• Discuss the artistic choices that portrait artists make and consider how such
decisions can reveal the artists’ viewpoints and also influence the viewers’ understanding of the sitters’ identity.
• Use the museum’s collection as a gateway to investigating and exploring one’s
own individual, community/cultural, and national identity.

Standards Alignment

National Standards

Comprehension and Collaboration:
CCSS.ELA-LITERACY.CCRA.SL.1
Prepare for and participate effectively in a range of conversations and collaborations with diverse partners, building on others' ideas and expressing their own clearly and persuasively.
CCSS.ELA-LITERACY.CCRA.SL.2
Integrate and evaluate information presented in diverse media and formats, including visually, quantitatively, and orally.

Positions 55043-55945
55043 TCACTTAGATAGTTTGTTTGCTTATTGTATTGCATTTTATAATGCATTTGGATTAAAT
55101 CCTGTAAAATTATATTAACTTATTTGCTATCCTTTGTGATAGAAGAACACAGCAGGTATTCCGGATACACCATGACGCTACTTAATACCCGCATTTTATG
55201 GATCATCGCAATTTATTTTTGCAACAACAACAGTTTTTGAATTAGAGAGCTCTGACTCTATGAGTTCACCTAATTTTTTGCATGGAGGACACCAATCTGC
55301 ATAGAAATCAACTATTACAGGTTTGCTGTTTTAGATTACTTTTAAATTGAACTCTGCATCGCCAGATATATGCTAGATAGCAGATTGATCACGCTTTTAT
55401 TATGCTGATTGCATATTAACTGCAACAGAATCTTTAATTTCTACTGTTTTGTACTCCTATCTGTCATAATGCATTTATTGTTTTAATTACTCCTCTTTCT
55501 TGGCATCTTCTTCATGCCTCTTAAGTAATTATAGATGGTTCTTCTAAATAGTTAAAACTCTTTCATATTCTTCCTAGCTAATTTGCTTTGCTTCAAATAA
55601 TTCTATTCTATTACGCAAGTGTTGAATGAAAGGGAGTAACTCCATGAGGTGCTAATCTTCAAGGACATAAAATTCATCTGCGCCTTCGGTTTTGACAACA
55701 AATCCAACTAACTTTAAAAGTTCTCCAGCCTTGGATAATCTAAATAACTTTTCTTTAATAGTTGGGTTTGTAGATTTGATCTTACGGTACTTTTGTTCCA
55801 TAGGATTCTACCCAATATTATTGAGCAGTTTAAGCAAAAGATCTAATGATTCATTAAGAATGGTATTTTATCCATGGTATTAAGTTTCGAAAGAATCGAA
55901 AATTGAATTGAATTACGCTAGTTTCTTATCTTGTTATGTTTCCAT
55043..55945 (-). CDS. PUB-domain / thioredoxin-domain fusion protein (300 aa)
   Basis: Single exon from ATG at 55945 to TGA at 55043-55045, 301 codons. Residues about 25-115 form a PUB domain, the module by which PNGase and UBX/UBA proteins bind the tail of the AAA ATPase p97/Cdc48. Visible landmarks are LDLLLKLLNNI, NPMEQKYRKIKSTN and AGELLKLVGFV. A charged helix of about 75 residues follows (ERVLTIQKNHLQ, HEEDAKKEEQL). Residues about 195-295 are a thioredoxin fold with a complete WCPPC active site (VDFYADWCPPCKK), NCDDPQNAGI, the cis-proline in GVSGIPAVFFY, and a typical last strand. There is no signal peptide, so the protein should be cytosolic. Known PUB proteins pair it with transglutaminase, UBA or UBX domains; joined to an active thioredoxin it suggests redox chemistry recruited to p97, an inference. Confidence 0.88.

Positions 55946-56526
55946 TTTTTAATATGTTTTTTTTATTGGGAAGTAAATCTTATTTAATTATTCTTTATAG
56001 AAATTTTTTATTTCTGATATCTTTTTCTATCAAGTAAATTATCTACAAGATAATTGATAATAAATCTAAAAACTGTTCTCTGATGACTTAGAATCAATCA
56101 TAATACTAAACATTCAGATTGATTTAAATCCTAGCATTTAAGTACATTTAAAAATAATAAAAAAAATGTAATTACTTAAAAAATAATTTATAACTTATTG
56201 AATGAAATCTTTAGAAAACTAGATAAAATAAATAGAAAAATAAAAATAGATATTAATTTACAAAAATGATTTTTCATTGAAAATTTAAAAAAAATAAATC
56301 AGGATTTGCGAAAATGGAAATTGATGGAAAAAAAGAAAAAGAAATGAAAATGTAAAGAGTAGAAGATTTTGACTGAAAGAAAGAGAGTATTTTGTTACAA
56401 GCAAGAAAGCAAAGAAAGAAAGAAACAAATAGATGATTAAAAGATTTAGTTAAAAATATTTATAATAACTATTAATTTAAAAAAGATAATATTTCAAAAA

CCSS.ELA-LITERACY.CCRA.SL.3
Evaluate a speaker's point of view, reasoning, and use of evidence and rhetoric.

Key Ideas and Details:
CCSS.ELA-LITERACY.RH.6-8.1
Cite specific textual evidence to support analysis of primary and secondary sources.
CCSS.ELA-LITERACY.RH.6-8.2
Determine the central ideas or information of a primary or secondary source; provide an accurate summary of the source distinct from prior knowledge or opinions.
CCSS.ELA-LITERACY.RH.6-8.3
Identify key steps in a text's description of a process related to history/social studies (e.g., how a bill becomes law, how interest rates are raised or lowered).
Craft and Structure:
CCSS.ELA-LITERACY.RH.6-8.4
Determine the meaning of words and phrases as they are used in a text, including vocabulary specific to domains related to history/social studies.
CCSS.ELA-LITERACY.RH.6-8.5
Describe how a text presents information (e.g., sequentially, comparatively, causally).